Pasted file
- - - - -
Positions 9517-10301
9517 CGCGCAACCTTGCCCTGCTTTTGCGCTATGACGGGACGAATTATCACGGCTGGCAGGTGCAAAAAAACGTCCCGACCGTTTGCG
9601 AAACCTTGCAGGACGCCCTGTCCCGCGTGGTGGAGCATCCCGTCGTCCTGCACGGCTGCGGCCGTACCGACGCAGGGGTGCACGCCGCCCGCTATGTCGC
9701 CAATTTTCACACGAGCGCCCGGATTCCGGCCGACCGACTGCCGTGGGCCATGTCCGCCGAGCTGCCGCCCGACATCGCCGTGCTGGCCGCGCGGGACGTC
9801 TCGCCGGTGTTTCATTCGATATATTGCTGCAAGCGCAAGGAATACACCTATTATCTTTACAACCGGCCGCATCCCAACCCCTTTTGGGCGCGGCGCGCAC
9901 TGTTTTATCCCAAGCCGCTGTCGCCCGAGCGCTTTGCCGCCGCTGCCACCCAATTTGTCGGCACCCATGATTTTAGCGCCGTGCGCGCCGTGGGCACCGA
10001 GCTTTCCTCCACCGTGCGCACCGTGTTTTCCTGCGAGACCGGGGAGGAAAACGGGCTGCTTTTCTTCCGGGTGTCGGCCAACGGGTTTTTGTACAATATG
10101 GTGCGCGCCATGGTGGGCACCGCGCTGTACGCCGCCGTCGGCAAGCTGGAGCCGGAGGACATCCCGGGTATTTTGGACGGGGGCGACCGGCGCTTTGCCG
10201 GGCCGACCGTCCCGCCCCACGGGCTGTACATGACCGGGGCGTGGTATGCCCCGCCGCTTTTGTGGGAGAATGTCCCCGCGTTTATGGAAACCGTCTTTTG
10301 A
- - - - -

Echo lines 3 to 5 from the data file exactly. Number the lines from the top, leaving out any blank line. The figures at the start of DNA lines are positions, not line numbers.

9601 AAACCTTGCAGGACGCCCTGTCCCGCGTGGTGGAGCATCCCGTCGTCCTGCACGGCTGCGGCCGTACCGACGCAGGGGTGCACGCCGCCCGCTATGTCGC
9701 CAATTTTCACACGAGCGCCCGGATTCCGGCCGACCGACTGCCGTGGGCCATGTCCGCCGAGCTGCCGCCCGACATCGCCGTGCTGGCCGCGCGGGACGTC
9801 TCGCCGGTGTTTCATTCGATATATTGCTGCAAGCGCAAGGAATACACCTATTATCTTTACAACCGGCCGCATCCCAACCCCTTTTGGGCGCGGCGCGCAC